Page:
Republicans have supported DeMarco's stance, while Democrats are among the backers of the Treasury plan.
— Tony Stasiek is a producer/editor at MSN Real Estate.
Grey Ghost You win the stupidest comment award. The financial markets were deregulated by the Bush administration. Republicans have been pushing deregulation for over 30 years now and it has not helped any industry. It has killed millions and millions of good paying jobs in favor of greedy corporations. Hundreds of thousands of great businesses have been knocked out of the market and replaced by greedy corporations strippng workers of benefits and decent pay.
The republican party represents big business, and big oil, and greedy banks. They have been raping our country for 30 years. The reason is because of stupid ignorant people like you that can't see the nose on your face. There is no good reason to vote for any Republican if your income is below $250,000.00 a year.
Republicans had it their way for 8 years with Bush and reduced taxes and where did it get us. It more than doubled our National debt and the biggest financial catastrope since the Depression. Now the Republican candidate for president is the worst liar in history but you are still stupid enough to support him. Romney is looking more like the Anti-Christ all the time. The Angel of Light adorns all Mormon temples. Satan will suredly come from the Mormon church.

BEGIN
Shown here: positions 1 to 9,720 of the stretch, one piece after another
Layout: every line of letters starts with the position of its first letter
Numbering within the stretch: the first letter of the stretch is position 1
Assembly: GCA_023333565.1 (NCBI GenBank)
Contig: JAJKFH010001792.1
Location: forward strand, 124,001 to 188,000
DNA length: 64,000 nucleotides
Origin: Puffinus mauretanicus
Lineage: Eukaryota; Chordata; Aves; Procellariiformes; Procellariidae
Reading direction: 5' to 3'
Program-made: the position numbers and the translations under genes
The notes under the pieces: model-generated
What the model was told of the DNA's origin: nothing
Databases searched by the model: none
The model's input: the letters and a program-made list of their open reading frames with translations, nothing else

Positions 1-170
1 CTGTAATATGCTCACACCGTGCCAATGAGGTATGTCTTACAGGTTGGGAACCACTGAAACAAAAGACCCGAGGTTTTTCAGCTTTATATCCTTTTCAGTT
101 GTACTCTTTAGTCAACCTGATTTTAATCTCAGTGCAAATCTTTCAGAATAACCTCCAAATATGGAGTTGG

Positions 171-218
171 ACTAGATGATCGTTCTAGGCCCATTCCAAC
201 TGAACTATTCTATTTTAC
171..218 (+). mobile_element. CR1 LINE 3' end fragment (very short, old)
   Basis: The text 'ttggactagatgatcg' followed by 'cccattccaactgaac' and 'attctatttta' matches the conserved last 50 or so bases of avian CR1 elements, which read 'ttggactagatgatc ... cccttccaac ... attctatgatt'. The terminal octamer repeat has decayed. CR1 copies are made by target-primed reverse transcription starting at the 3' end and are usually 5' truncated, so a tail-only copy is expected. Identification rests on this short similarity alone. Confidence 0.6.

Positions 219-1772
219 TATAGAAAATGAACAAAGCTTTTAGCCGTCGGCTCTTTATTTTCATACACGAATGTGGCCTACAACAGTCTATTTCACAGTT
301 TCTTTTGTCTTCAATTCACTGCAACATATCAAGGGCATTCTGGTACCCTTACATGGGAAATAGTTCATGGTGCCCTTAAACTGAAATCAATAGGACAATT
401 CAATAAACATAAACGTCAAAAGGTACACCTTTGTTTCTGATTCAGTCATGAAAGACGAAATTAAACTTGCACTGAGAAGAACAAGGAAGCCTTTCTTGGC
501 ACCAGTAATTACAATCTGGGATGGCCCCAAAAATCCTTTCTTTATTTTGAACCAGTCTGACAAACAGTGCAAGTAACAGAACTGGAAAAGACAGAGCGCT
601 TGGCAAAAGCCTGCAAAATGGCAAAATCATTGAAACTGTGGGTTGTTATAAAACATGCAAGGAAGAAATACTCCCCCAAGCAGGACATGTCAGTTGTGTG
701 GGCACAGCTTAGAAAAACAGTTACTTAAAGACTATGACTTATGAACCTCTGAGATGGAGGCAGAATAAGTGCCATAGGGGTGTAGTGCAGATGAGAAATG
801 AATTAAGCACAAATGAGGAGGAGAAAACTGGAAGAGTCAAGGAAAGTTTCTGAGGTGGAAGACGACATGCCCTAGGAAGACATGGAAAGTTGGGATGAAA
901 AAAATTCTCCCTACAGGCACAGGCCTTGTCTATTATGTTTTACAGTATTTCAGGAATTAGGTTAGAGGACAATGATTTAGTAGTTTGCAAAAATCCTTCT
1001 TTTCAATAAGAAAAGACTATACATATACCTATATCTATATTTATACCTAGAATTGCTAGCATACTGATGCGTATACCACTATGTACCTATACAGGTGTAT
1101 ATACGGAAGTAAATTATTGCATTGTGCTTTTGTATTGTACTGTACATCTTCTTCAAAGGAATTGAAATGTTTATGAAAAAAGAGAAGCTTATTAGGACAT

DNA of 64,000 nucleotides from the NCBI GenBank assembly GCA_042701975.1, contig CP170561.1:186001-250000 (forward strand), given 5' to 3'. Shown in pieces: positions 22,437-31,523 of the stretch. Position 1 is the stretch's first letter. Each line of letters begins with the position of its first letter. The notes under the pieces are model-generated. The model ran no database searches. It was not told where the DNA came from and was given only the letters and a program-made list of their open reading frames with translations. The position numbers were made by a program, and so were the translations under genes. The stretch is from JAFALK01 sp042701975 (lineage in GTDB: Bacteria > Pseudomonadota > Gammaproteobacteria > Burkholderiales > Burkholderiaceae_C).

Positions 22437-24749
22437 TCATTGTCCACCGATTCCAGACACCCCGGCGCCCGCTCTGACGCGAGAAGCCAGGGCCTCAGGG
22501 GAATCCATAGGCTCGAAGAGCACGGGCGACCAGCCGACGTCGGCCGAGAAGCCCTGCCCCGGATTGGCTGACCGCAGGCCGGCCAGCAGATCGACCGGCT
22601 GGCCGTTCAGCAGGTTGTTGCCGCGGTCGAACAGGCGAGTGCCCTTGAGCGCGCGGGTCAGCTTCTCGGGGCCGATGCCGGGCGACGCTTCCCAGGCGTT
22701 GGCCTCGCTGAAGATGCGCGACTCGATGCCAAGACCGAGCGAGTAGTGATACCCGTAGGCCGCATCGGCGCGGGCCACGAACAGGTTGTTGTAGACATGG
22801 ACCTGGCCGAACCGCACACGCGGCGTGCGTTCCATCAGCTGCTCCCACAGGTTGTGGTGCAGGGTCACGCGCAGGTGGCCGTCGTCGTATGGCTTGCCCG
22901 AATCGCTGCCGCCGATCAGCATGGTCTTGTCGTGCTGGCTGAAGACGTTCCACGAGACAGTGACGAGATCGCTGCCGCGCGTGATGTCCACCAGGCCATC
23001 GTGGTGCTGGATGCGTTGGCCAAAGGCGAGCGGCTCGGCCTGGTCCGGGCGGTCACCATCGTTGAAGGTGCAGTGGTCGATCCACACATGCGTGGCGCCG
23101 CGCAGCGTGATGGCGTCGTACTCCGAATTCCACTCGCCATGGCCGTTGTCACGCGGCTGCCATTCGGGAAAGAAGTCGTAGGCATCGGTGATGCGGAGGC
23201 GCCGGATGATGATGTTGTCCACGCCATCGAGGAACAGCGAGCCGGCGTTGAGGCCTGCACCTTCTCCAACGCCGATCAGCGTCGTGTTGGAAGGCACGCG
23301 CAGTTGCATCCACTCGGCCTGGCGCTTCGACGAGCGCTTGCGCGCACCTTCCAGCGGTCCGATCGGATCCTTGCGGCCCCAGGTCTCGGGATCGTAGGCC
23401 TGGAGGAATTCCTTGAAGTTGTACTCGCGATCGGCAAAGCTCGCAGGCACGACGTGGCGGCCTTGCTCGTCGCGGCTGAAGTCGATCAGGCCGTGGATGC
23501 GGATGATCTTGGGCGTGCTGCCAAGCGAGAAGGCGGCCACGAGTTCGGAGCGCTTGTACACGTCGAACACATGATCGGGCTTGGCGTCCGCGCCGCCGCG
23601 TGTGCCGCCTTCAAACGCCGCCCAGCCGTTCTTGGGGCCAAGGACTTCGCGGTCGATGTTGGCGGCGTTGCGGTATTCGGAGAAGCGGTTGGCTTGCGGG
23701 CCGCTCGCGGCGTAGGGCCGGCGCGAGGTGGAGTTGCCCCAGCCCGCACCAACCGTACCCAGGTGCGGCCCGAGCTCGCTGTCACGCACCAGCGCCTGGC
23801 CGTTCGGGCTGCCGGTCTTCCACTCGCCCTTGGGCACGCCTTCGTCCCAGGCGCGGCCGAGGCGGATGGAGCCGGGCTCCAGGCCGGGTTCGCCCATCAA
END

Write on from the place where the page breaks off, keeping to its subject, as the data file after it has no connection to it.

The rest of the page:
If Romney is elected he will close tax loopholes. The ones used by the middle class like Mortgage tax deductions. No millionaire wil be touched by any of his tax loophole closures.
I was turned down for a HARP in Sep 09/ Too high a debt ration. We reduced it by 7 percent and applied for a conventional loan to reduce our 7.5% interest rate. Gee still too high a debt ration. Now, again all the agencies helping people to get HARP2 modiications are calling us. Still too 'high a debt ratio, why bother
. However, this program isn't for hard working folks who have good credit, in an upside down loan, and just need a reduction in interest.
For the last 36 months, we, who can't get help, to just reduce the interest rate, have paid in excess of $25,200 interest on our loan. They won't approve folks like us. We are their CASH COWS.
They know we will not let our mortgages not get paid. WE just work harder, and do with out, or go into retirement accounts to keep afloat.
If the homes are under $150,000 let Fannie Mae and Freddie Mac sell them to low income, not to investors.
Principal reduction? No. That's just giving away money. When the market rebounds, will those ppl that benefitted from reduction give back that money? If you bought your house as a Home, then it really hasn't lost value to you. If you bought that house as an investment, well then, too bad for you. Like many other investors, you have found out there are risks involved with no gauranteed return.